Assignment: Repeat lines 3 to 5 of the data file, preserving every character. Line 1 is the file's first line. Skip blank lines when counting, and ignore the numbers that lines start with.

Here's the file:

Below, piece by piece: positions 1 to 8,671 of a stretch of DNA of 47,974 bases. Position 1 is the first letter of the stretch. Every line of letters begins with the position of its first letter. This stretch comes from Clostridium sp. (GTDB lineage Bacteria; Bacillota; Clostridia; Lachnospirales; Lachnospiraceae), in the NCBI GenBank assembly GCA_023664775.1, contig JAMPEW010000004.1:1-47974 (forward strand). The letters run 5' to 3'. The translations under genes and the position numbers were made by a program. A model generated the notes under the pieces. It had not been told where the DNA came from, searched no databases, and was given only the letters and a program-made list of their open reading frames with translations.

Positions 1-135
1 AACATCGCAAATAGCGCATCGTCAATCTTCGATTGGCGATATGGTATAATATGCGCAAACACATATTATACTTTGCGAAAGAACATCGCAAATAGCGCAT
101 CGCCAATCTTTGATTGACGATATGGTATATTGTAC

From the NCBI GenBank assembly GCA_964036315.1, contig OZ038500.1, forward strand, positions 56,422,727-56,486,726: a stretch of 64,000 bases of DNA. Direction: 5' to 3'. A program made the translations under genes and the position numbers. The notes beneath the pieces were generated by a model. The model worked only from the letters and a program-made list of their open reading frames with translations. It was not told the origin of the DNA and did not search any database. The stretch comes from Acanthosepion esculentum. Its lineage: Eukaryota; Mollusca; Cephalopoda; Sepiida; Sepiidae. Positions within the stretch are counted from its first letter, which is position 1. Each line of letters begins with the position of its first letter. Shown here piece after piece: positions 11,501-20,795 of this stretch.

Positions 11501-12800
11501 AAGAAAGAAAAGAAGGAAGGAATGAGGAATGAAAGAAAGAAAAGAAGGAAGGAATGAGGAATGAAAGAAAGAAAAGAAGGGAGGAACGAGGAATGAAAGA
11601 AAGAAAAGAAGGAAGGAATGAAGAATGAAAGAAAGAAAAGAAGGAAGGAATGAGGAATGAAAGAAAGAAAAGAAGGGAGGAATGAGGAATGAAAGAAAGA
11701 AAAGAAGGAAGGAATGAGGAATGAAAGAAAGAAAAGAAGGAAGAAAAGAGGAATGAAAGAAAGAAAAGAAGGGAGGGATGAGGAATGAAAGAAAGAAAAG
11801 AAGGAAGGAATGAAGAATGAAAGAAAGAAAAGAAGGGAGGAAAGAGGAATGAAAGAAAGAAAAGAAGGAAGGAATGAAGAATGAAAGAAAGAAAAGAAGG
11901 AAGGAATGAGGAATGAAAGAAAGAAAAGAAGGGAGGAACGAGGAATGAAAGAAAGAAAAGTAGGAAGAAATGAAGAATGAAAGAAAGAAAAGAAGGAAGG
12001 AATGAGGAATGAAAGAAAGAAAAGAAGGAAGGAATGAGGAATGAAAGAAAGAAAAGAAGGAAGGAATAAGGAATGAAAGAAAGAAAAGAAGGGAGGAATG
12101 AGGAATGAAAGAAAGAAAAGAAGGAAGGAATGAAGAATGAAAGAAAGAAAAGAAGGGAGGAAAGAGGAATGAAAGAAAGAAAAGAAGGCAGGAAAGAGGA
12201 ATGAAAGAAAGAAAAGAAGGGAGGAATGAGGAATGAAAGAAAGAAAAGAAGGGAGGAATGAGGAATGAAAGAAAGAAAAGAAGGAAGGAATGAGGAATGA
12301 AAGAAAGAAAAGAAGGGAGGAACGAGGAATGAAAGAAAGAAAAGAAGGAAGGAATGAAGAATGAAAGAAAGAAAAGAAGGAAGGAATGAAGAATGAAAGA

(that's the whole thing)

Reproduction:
1 AACATCGCAAATAGCGCATCGTCAATCTTCGATTGGCGATATGGTATAATATGCGCAAACACATATTATACTTTGCGAAAGAACATCGCAAATAGCGCAT
101 CGCCAATCTTTGATTGACGATATGGTATATTGTAC

From the NCBI GenBank assembly GCA_964036315.1, contig OZ038500.1, forward strand, positions 56,422,727-56,486,726: a stretch of 64,000 bases of DNA. Direction: 5' to 3'. A program made the translations under genes and the position numbers. The notes beneath the pieces were generated by a model. The model worked only from the letters and a program-made list of their open reading frames with translations. It was not told the origin of the DNA and did not search any database. The stretch comes from Acanthosepion esculentum. Its lineage: Eukaryota; Mollusca; Cephalopoda; Sepiida; Sepiidae. Positions within the stretch are counted from its first letter, which is position 1. Each line of letters begins with the position of its first letter. Shown here piece after piece: positions 11,501-20,795 of this stretch.